Showing posts from May, 2013

UEFA decision on Gibraltar opens AFC prospects for Kurds

By James M. Dorsey
A decision by European soccer body UEFA to grant Gibraltar the right of membership potentially opens the door to Kurdistan to seek association with the Asian Football Confederation (AFC) in a move that would acknowledge demands for increased autonomy and the possible shifting of national borders in the Middle East as a result of a wave of change sweeping the region and the civil war in Syria.
The UEFA decision on Gibraltar following a ruling by the Lausanne-based Court of Arbitration of Sport (CAS) and the possible Iraqi Kurdish application to the AFC puts pressure on world soccer body FIFA to loosen its rules on membership as the group gears up for its general assembly in Mauritius next week. CAS ruled that UEFA’s adoption in 1999 of FIFA’s rule that members need to be recognized by the United Nations was unfair. UEFA originally accepted the UN rule in 1999 to appease Spain which was opposed to the British outpost’s membership.
FIFA has used the rule to bar group…

Syrian Civil War: Russia Forges Risky Ties with Islamists

RSIS presents the following commentary Syrian Civil War: Russia Forges Risky Ties with Islamists by James M. Dorsey. It is also available online at this link. (To print it, click on this link.). Kindly forward anycomments or feedback to the Editor RSIS Commentaries, at
No. 100/2013 dated 27 May 2013

Syrian Civil War: Russia Forges Risky Ties with Islamists
By James M. Dorsey

In a strategy fraught with risk, Russian President Vladimir Putin is exploiting deep-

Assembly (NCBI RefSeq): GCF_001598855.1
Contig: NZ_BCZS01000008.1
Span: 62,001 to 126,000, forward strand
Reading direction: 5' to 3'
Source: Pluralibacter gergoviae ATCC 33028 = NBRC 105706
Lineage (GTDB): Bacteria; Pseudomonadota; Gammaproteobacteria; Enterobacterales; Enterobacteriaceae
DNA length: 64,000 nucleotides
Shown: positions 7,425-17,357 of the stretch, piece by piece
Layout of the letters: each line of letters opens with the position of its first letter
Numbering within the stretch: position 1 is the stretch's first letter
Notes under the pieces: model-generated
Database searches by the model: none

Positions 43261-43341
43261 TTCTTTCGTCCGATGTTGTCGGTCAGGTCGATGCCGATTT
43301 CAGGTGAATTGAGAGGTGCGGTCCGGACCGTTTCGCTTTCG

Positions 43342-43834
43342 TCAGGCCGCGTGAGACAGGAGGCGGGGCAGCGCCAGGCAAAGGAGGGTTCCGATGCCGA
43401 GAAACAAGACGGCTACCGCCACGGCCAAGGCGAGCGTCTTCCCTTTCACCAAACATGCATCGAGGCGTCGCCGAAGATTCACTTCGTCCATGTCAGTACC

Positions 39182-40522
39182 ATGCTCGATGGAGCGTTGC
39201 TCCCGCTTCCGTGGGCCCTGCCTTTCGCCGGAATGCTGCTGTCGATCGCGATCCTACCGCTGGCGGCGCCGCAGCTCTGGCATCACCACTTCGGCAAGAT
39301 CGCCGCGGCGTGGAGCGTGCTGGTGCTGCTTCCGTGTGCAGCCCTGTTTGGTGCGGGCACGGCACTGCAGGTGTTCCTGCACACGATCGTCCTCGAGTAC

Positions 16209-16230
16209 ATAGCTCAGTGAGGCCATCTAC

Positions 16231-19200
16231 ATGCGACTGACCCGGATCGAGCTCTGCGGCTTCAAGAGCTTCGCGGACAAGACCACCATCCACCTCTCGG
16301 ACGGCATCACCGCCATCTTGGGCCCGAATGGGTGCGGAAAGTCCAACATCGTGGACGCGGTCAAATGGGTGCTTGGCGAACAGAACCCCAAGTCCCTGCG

seated domestic anger at the United States and fundamentalist Russian Orthodoxy to justify his support for embattled Syrian President Bashar al-Assad and forge an alliance with Islamist forces.
Commentary RUSSIAN PRESIDENT Vladimir Putin is countering foreign criticism of his pro-Assad policy and Russia’s declining credibility in sections of Arab public opinion by forging ties with Islamist detractors.

In a move that serves both Putin’s domestic and Russia’s foreign interests, a cross section of …

Quartz: US intelligence sees soccer as indicator of discontent

To locate the next Arab Spring revolution, look to the soccer standsBy Josh Meyer@JoshMeyerDC2 hours ago
Quartz Future revolutionaries. AP Photo It’s been said that soccer tells us all we need to know about lifeparenting, even globalization.
Now a Singapore-based blogger says soccer can tell us which Middle East or North African government will be the next to blow. At the top of the list: Algeria and Saudi Arabia.
Over at his blog, The Turbulent World of Middle East Soccer, James M. Dorsey looks at soccer as a lens through which to view the fault lines carving up the Middle East and North Africa. In Egypt, Tunisia, Libya, and other countries, he says, soccer played a key role in allowing pent-up anger and frustration to percolate into organized protest that forced transitions from autocratic rule to more open societies.
In these countries, those engaging in public forms of dissent are often tortured and “disappeared.” Soccer fans, in contrast, are allowed to vent as much as they want, and…

Saudi Arabia to allow women into stadiums

Protests persuade Saudi prince to leave the pitch
By James M. Dorsey
Saudi Arabia, under domestic and international pressure to grant women sporting rights, is creating separate stadium sections so that female spectators and journalists can attend soccer matches in a country that has no public physical education or sporting facilities for women.
The move announced by the recently elected head of the Saudi Football Federation, Ahmed Eid Alharbi, a storied player believed to be a reformer, also comes as soccer is emerging as a focal point of dissent in the conservative kingdom.